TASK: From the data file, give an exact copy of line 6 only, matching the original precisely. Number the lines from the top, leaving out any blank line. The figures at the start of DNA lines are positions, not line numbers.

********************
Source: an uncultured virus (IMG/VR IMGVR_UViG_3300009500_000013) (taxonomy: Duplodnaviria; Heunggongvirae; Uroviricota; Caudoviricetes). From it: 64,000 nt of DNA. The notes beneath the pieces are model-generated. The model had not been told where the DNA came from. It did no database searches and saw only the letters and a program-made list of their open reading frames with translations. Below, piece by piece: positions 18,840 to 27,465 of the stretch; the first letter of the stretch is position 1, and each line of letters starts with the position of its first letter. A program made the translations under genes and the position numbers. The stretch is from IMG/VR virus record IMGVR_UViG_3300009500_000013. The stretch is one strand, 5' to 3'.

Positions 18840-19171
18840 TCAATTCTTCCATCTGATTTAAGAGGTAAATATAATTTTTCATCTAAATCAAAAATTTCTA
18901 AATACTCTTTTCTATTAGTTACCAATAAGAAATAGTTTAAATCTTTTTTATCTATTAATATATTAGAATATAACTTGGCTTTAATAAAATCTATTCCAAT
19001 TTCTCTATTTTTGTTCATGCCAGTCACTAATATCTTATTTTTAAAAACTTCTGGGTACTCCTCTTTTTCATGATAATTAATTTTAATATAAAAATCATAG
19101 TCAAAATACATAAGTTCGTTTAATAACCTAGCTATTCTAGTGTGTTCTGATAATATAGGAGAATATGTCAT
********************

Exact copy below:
19101 TCAAAATACATAAGTTCGTTTAATAACCTAGCTATTCTAGTGTGTTCTGATAATATAGGAGAATATGTCAT